A spokesperson for Microsoft said, "To improve data encryption, \[WPA\] resolves existing cryptographic weaknesses and introduces a method to generate and distribute encryption keys automatically. Each bit of data is now encrypted with a unique encryption key, greatly improving security. The solution also introduces an integrity check on the data so an attacker cannot modify packets of information being communicated. And to improve enterprise-level user authentication, \[WPA\] authenticates every user on the network while keeping those users from joining rogue networks."



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If you spend the better part of your day dealing with security concerns such as controlling user access, viruses, and tightening your network's permeability, then you can benefit from the type of information we publish each month in Security Administrator. Every issue shows you how to protect your enterprise with informative, in-depth articles, timely tips, and practical advice. Sample our most recent issue today!



* TIP: RECORDING THE REASON FOR A SYSTEM SHUTDOWN IN XP (contributed by David Chernicoff, [email protected])

Windows XP includes the unique ability to let you record why a user shuts down the system. This information can be useful for solving application problems, determining user behavior, and compiling other types of data about your organization's XP client usage. The Options drop-down box lets you record the reason for planned and unplanned shutdowns; the event log stores the information you record. The Options box gives you the following choices:

Hardware: Maintenance (Planned)
Hardware: Installation (Planned)
Operating System: Upgrade (Planned)
Operating System: Reconfiguration (Planned)
Application: Maintenance (Planned)
Other: (Unplanned)
Hardware: Maintenance (Unplanned)
Hardware: Installation (Unplanned)
Operating System: Upgrade (Unplanned)
Operating System: Reconfiguration (Unplanned)
Application: Maintenance (Unplanned)
Application: Unresponsive
Application: Unstable

After you make the following change to the registry, the Shutdown dialog will include the Options box, from which you can select the reason for the shutdown.

1. Launch regedit.
2. Open the HKEY_LOCAL_MACHINE\SOFTWARE\Microsoft\Windows\CurrentVersion\ Reliability subkey.
3. Change the value of ShutdownReasonUI to 1. If the entry doesn't exist, create it as type REG_DWORD.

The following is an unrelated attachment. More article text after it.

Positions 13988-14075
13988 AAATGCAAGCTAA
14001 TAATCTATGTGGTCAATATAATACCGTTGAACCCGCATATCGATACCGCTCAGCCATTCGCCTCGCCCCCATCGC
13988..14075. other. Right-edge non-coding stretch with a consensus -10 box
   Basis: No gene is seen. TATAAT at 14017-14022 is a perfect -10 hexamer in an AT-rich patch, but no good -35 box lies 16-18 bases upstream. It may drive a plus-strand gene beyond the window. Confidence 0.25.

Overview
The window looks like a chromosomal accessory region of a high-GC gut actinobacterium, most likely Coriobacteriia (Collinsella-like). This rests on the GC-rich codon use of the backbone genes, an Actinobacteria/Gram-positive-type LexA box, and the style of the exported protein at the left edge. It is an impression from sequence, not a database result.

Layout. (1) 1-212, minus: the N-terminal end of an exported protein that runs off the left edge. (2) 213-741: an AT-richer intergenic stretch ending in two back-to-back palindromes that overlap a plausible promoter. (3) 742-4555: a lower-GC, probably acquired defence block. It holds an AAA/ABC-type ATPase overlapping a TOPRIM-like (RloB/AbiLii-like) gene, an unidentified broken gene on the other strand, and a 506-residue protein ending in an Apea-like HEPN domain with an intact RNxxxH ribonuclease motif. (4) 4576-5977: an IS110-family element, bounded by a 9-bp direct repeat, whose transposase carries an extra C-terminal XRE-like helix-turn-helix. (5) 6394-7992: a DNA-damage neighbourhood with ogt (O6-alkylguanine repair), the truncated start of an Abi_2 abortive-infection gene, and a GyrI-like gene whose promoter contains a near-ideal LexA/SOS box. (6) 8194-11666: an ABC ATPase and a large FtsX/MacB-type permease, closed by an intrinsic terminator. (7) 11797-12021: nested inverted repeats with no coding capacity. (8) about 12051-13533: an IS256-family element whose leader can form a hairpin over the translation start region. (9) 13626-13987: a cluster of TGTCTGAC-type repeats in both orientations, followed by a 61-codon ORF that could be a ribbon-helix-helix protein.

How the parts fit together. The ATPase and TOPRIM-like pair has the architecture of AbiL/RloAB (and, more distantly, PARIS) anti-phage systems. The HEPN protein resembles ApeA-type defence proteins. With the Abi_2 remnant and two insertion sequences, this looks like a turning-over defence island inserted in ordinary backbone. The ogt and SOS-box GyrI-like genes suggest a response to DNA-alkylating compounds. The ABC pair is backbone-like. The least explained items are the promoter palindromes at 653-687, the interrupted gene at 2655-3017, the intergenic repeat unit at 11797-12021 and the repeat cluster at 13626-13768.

4. Exit the registry editor.


Forum member Daren's Windows NT 4.0 installation recently became corrupt, with continual blue screen memory dumps. Daren had partitioned his disk with C and D drives and stored data on the D drive. He reformatted the disk and reinstalled NT to the C drive. NT is now working correctly, but the system doesn't recognize the CD-ROM drive, drive E. When Daren tries to access the CD-ROM drive, he receives the following error: "E:\ is not accessible. The parameter is incorrect." Daren can see the E drive in Disk Administrator, but it remains inaccessible. If you can help, join the discussion at the following URL:



(contributed by Sue Cooper, [email protected])


Winternals released Recovery Manager, software that automates network-based recovery for your workstations and servers. After you install the software on one system, multiple administrators can concurrently perform analysis, repair, and recovery on other systems within the network with the data that the primary installation creates. The software takes point-in-time snapshots, called Recovery Points, of a machine's system and configuration files and stores the Recovery Points in a central data repository. You can roll back a damaged or unbootable system to a Recovery Point taken when the system was functioning. You can perform multiple rollbacks when viruses or other factors cause networkwide damage. Although Recovery Points are similar to Windows XP Restore Points, Recovery Points provide additional capabilities, including the ability to restore unbootable systems, centralized storage of common system files, and cross-platform support. Customized repair functionality includes password resetting, registry settings editing, and event-log viewing. Recovery Manager supports Windows Server 2003/XP/2000/NT. Contact Winternals at 800-408-8415 or 512-330-9130.


Have you used a product that changed your IT experience by saving you time or easing your daily burden? Do you know of a terrific product that others should know about? Tell us! We want to write about the product in a future What's Hot column. Send your product suggestions to [email protected]



Here's how to reach us with your comments and questions:

* ABOUT THE COMMENTARY -- [email protected]

* ABOUT THE NEWSLETTER IN GENERAL -- [email protected] (please mention the newsletter name in the subject line)


* PRODUCT NEWS -- [email protected]